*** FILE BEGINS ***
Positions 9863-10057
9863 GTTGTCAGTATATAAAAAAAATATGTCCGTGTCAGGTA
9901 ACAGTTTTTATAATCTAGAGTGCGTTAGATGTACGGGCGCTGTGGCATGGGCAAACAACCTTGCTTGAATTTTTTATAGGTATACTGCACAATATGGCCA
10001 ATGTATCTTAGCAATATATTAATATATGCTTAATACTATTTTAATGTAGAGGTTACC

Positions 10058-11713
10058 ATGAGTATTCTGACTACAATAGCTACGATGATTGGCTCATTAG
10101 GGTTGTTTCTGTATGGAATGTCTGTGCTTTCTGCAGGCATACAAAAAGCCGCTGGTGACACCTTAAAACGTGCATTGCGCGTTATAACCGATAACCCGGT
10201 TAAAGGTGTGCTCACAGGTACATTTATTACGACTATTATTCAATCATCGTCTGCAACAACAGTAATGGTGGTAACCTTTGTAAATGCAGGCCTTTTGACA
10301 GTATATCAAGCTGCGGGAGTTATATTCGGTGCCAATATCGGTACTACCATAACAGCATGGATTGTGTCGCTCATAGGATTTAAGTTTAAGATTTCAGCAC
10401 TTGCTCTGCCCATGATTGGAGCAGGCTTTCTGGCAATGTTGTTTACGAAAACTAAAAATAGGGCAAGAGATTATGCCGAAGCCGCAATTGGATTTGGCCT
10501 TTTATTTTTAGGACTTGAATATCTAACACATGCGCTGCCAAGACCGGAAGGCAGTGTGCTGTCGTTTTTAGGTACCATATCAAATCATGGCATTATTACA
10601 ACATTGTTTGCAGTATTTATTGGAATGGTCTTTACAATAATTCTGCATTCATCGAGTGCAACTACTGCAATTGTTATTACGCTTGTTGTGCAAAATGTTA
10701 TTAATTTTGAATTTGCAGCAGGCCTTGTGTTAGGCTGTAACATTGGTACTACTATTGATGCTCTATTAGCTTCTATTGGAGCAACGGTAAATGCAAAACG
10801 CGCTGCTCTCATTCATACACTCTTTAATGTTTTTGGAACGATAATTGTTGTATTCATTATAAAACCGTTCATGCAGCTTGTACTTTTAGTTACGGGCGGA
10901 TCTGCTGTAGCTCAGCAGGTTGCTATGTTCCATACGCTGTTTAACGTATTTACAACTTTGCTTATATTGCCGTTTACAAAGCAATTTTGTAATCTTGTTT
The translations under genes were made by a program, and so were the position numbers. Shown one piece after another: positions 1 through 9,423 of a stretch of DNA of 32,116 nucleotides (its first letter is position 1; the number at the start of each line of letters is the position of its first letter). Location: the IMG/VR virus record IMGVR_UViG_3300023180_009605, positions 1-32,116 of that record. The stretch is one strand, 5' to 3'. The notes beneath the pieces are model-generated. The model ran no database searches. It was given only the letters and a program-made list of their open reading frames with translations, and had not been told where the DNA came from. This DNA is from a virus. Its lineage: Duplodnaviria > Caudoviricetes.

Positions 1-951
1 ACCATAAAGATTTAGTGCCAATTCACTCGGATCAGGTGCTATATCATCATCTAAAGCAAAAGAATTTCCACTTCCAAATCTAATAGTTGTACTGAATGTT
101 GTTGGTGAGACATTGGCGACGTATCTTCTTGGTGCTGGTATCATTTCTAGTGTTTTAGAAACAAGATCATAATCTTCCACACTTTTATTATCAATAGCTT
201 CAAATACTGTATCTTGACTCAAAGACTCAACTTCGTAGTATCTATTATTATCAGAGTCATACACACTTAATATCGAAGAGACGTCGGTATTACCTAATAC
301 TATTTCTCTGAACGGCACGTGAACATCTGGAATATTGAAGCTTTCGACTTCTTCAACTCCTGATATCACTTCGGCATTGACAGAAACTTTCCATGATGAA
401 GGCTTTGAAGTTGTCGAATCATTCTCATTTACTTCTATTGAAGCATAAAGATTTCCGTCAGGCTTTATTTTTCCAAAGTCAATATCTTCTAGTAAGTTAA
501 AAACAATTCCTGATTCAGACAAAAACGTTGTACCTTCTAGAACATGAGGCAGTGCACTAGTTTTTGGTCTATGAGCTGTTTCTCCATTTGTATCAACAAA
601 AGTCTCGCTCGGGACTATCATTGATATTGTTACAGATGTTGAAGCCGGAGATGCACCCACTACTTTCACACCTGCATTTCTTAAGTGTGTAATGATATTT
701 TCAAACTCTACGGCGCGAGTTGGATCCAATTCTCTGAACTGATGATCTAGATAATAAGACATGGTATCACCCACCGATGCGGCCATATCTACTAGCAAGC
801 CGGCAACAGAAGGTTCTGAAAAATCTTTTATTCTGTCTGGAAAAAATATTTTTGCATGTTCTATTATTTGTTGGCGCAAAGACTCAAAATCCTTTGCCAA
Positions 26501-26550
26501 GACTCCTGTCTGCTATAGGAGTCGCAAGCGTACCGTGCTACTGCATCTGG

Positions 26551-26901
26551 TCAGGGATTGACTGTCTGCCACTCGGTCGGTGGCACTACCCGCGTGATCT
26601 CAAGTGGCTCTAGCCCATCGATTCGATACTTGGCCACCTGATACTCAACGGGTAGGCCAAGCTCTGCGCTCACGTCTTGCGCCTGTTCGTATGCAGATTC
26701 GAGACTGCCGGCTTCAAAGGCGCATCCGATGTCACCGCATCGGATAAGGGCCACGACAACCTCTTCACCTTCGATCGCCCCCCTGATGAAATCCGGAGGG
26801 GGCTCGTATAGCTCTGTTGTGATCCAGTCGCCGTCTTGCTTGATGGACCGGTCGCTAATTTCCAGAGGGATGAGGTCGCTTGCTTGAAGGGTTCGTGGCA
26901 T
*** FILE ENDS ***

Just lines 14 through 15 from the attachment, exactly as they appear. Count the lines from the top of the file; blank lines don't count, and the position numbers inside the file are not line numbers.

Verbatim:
10801 CGCTGCTCTCATTCATACACTCTTTAATGTTTTTGGAACGATAATTGTTGTATTCATTATAAAACCGTTCATGCAGCTTGTACTTTTAGTTACGGGCGGA
10901 TCTGCTGTAGCTCAGCAGGTTGCTATGTTCCATACGCTGTTTAACGTATTTACAACTTTGCTTATATTGCCGTTTACAAAGCAATTTTGTAATCTTGTTT